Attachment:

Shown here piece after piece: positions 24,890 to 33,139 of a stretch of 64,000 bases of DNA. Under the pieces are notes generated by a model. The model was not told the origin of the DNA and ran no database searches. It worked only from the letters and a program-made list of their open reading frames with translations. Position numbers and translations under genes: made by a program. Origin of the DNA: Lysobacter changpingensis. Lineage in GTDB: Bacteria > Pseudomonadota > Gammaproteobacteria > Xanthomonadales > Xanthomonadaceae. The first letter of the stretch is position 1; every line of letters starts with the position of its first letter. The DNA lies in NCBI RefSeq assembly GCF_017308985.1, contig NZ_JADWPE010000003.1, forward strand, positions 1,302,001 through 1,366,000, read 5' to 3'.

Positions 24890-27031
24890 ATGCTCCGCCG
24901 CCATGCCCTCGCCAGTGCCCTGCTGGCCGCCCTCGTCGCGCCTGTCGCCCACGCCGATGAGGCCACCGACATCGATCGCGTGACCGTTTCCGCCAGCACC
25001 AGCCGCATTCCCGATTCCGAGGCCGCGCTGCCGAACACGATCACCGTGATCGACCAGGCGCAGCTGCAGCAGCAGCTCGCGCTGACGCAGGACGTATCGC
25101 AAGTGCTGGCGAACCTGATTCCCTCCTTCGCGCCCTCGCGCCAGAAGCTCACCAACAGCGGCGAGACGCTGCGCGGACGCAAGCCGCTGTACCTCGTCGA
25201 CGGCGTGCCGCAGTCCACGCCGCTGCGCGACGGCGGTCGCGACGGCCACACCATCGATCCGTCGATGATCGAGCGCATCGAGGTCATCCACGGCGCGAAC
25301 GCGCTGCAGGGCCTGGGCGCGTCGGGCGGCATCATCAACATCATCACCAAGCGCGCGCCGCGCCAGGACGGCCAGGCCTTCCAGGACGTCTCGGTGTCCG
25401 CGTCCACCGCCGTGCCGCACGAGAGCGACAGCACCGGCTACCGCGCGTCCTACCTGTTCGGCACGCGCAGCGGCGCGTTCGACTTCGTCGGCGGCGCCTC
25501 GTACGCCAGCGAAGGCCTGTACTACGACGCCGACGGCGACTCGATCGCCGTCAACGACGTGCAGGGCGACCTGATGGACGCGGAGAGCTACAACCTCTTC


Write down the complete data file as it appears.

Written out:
Shown here piece after piece: positions 24,890 to 33,139 of a stretch of 64,000 bases of DNA. Under the pieces are notes generated by a model. The model was not told the origin of the DNA and ran no database searches. It worked only from the letters and a program-made list of their open reading frames with translations. Position numbers and translations under genes: made by a program. Origin of the DNA: Lysobacter changpingensis. Lineage in GTDB: Bacteria > Pseudomonadota > Gammaproteobacteria > Xanthomonadales > Xanthomonadaceae. The first letter of the stretch is position 1; every line of letters starts with the position of its first letter. The DNA lies in NCBI RefSeq assembly GCF_017308985.1, contig NZ_JADWPE010000003.1, forward strand, positions 1,302,001 through 1,366,000, read 5' to 3'.

Positions 24890-27031
24890 ATGCTCCGCCG
24901 CCATGCCCTCGCCAGTGCCCTGCTGGCCGCCCTCGTCGCGCCTGTCGCCCACGCCGATGAGGCCACCGACATCGATCGCGTGACCGTTTCCGCCAGCACC
25001 AGCCGCATTCCCGATTCCGAGGCCGCGCTGCCGAACACGATCACCGTGATCGACCAGGCGCAGCTGCAGCAGCAGCTCGCGCTGACGCAGGACGTATCGC
25101 AAGTGCTGGCGAACCTGATTCCCTCCTTCGCGCCCTCGCGCCAGAAGCTCACCAACAGCGGCGAGACGCTGCGCGGACGCAAGCCGCTGTACCTCGTCGA
25201 CGGCGTGCCGCAGTCCACGCCGCTGCGCGACGGCGGTCGCGACGGCCACACCATCGATCCGTCGATGATCGAGCGCATCGAGGTCATCCACGGCGCGAAC
25301 GCGCTGCAGGGCCTGGGCGCGTCGGGCGGCATCATCAACATCATCACCAAGCGCGCGCCGCGCCAGGACGGCCAGGCCTTCCAGGACGTCTCGGTGTCCG
25401 CGTCCACCGCCGTGCCGCACGAGAGCGACAGCACCGGCTACCGCGCGTCCTACCTGTTCGGCACGCGCAGCGGCGCGTTCGACTTCGTCGGCGGCGCCTC
25501 GTACGCCAGCGAAGGCCTGTACTACGACGCCGACGGCGACTCGATCGCCGTCAACGACGTGCAGGGCGACCTGATGGACGCGGAGAGCTACAACCTCTTC